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Old Dec 11th 2022, 11:51 pm
  #189  
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Originally Posted by Gordon Barlow
Ahh, but it's the memories that keep us young, brits! I hope you've got photos all over your walls at home, to remind you. My favourite in my house here is one of me and my son, standing on each side of the signpost outside the village of Barlow in Derbyshire, taken with one of those delayed-snap cameras resting on the top of the car. He was 14, and I had just signed him up for his boarding school over near Uttoxeter.
Its “funny” how certain memories/photographs stay with us, I take tons of photos but are hardly in any Lol. I have for many years sent postcards to ourselves (sounds mad) but in The early 1990’s we had a our first holiday overseas with our sons who were very young and as usually I sent postcards home to family and friends when I thought I would send one to our home and describing the holiday on the back etc and I have done it ever since (only when we have been overseas) and to this day it’s still lovely to see the colourful postcards and read what we had been up to. I have never been to Barlow, is it worth a visit?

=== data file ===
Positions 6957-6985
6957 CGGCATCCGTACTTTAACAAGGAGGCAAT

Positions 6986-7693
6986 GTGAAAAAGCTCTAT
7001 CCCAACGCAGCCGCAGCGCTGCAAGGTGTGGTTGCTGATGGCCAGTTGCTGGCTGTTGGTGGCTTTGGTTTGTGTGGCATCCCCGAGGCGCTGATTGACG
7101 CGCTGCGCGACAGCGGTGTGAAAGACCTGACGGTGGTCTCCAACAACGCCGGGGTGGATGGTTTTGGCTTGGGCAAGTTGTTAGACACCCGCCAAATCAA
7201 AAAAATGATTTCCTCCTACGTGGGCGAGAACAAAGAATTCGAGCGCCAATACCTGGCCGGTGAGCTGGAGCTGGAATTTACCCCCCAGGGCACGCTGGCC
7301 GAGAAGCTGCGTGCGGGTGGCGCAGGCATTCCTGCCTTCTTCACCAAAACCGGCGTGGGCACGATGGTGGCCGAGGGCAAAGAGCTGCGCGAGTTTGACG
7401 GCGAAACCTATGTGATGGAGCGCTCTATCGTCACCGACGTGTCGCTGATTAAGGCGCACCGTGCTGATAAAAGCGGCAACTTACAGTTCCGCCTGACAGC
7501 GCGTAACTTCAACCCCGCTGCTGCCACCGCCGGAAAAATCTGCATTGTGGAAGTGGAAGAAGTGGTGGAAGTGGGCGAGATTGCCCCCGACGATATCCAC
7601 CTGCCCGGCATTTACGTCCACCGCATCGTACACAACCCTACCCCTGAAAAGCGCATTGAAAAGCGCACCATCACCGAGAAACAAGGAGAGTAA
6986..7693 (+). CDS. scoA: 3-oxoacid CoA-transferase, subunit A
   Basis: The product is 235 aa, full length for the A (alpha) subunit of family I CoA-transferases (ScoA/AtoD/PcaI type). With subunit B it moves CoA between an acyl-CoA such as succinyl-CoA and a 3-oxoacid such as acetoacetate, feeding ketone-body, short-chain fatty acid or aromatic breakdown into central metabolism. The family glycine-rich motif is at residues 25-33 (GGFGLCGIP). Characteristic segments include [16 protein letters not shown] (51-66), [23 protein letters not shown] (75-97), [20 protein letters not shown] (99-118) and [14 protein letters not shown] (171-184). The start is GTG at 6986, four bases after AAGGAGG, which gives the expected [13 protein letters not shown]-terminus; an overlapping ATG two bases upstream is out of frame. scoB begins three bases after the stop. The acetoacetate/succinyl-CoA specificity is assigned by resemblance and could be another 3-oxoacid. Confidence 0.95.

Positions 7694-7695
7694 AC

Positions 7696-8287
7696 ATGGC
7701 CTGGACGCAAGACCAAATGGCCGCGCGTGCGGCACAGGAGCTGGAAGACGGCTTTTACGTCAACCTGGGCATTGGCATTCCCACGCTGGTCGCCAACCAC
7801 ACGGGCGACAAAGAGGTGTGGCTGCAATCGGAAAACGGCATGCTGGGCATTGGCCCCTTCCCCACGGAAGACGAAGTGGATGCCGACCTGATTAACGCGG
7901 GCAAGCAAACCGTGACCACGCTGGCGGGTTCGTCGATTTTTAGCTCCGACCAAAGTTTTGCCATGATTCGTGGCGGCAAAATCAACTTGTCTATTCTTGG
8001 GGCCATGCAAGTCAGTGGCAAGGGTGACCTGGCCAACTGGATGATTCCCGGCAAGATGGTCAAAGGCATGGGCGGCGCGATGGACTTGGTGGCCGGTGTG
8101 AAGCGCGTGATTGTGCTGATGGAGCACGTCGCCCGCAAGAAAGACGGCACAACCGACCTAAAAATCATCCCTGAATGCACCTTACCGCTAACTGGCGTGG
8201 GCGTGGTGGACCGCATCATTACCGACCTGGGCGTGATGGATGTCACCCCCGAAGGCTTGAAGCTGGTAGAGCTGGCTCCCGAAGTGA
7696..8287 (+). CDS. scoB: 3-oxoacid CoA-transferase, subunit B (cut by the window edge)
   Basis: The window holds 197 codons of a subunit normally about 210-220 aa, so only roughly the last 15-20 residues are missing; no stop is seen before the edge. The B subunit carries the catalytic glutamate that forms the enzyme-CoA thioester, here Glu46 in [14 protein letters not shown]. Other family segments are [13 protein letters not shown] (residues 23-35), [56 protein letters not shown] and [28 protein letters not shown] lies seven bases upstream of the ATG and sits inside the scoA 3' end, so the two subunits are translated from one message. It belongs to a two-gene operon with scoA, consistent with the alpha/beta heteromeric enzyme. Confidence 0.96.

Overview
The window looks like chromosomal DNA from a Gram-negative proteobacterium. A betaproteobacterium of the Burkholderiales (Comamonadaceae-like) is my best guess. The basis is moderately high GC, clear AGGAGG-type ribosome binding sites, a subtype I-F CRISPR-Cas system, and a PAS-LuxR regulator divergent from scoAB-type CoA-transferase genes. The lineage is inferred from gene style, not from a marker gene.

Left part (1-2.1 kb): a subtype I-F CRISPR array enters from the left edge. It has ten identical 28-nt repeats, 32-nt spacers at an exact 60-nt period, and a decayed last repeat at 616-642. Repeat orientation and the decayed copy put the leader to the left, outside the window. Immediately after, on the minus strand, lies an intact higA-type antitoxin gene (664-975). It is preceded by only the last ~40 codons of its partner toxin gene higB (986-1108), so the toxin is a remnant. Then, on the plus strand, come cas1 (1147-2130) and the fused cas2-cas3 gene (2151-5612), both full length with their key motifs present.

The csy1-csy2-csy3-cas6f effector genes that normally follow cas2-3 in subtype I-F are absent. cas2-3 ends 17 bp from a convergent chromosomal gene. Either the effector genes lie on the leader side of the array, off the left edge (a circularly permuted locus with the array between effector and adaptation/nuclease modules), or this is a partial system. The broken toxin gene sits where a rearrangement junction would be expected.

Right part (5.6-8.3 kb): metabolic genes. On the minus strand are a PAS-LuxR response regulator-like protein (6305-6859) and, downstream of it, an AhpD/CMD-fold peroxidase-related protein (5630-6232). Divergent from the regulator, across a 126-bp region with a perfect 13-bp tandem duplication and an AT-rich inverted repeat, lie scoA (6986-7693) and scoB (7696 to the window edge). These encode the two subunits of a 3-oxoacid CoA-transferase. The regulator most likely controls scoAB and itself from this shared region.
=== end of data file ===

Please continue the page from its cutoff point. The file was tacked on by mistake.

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Old Dec 16th 2022, 5:00 am
  #190  
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I haven't visited Australia for 30-odd years, but I have friends there, and am interested in what interests them. The nationwide surge of interest in the culture of the country's original inhabitants is a hot topic these days, and it's worth putting a few more shrimps on our BE barbie to cover it.